'˜Paint means poo' campaign cuts dog fouling in Daventry district

Levels of dog fouling have halved in parts of the Daventry district that took part in a paint spraying campaign to tackle the issue.

Friday, 3rd February 2017, 9:19 am
Updated Friday, 3rd February 2017, 9:23 am
DDC Community Projects Officer Sally Johnson with Karen Tweedale (Secretary) and Kate Campbell (Chairman) of Middlemore Residents Association kicked off the campaign last September.

Daventry District Council’s (DDC) ‘Paint Means Poo’ scheme saw volunteers go out into their communities armed with brightly coloured spray paint.

Their job was to visit dog fouling hotspots over a six-week period, spraying any poos they found and recording the results.

A total of 24 parishes took part, together with volunteers from Middlemore, Southbrook, the Grange and Borough Hill in Daventry.

And their combined effort paid off. In week one, volunteers recorded a total of 343 incidents of dog fouling. By week six, an inspection of the same areas found just 157 incidents – a reduction of more than 54 per cent.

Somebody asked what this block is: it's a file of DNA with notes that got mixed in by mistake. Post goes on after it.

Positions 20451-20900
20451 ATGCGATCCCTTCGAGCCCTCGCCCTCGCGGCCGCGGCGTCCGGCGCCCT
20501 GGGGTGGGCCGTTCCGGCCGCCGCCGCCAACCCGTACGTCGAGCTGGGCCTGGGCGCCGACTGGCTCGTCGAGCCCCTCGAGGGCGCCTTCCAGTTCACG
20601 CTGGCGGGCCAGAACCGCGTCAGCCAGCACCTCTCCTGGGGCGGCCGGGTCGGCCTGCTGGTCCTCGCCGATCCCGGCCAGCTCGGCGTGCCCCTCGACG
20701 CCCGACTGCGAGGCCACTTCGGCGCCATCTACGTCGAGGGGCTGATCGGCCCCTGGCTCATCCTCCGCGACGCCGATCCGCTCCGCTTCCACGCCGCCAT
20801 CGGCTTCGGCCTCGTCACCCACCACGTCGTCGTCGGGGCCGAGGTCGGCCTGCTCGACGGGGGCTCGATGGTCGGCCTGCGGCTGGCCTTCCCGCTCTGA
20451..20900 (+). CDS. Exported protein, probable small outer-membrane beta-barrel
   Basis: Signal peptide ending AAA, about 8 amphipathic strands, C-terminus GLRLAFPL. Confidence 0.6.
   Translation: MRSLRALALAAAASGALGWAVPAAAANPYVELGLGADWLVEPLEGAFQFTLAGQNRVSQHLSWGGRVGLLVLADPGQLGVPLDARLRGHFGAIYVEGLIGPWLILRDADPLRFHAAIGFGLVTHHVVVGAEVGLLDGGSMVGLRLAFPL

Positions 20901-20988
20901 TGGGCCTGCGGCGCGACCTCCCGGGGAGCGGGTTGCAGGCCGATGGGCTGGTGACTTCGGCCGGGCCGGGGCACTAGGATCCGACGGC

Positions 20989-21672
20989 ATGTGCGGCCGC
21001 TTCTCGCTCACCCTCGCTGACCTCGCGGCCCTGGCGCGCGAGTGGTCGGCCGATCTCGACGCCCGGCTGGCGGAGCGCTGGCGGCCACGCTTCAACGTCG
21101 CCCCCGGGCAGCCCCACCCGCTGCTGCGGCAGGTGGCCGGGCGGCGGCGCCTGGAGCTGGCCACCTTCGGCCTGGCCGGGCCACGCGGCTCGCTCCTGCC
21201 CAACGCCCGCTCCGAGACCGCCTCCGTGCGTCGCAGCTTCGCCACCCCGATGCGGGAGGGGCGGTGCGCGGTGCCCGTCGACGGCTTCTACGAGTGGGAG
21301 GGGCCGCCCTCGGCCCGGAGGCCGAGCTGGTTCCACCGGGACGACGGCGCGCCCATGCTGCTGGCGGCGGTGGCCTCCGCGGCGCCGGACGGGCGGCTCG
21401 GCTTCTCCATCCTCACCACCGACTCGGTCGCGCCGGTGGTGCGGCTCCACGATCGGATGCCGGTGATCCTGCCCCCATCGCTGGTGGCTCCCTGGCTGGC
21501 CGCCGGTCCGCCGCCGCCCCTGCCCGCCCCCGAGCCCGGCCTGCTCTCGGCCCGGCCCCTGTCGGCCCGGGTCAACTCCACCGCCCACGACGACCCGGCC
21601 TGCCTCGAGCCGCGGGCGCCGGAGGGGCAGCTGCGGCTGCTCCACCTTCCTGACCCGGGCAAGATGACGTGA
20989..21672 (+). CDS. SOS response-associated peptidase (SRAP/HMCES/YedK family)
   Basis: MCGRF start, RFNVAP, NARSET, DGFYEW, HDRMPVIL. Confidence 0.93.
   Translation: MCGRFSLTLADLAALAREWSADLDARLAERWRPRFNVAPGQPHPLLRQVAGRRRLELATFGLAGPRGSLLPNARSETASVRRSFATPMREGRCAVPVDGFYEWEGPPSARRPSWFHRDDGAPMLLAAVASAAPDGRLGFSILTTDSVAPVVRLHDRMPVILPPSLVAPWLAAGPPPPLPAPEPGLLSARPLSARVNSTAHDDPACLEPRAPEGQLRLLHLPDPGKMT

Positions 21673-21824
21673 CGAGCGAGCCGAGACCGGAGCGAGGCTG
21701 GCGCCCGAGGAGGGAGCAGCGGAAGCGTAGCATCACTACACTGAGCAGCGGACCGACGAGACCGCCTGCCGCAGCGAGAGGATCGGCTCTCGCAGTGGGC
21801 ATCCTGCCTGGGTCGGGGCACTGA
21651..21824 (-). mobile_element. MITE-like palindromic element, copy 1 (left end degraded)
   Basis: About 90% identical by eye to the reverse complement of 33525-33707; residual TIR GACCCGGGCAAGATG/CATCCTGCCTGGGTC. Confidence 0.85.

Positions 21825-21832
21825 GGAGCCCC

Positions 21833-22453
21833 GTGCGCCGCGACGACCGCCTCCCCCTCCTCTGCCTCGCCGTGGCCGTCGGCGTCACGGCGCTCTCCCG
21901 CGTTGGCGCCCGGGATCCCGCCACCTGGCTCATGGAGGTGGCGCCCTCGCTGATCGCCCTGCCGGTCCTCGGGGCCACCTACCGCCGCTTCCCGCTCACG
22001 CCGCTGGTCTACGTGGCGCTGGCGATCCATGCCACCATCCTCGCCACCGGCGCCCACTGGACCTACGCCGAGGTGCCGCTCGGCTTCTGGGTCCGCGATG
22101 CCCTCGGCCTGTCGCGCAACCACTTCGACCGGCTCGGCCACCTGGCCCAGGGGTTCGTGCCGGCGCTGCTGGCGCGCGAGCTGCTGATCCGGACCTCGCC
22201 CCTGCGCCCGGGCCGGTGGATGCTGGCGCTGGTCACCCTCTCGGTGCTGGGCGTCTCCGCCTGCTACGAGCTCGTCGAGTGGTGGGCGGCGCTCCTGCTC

While the campaign did not have the desired effect in every area it was carried out, there were notable successes in a range of other places including Naseby, Crick and Middlemore.

The campaign, which ran during September and October, revisited the paint spraying scheme first launched by DDC in 2013.

It was supported by poster and leaflet campaigns, and help also came from The Canal & River Trust and Pets At Home in Daventry, who ran a free poo bag giveaway.

Councillor Mike Warren, health and housing portfolio holder at Daventry District Council said: “These are very pleasing results and we would like to thank all of the volunteers and others who supported us, without whom this would not have been possible.

“The aim of the Paint Means Poo campaign was to enable communities to highlight the extent of the dog fouling problem in a particular area and to embarrass irresponsible dog owners into picking up after their pets. While not all of the areas surveyed saw a reduction in dog fouling, the overall picture shows that this can be an effective deterrent.

“Our next task is to look at the areas where this initiative was not so effective and identify any additional action that can be taken. The campaign also identified a number of dog fouling hotspots, and we will be targeting these areas for enforcement in the coming months.”

For more information and the full report on the campaign, visit www.daventrydc.gov.uk/dogfouling.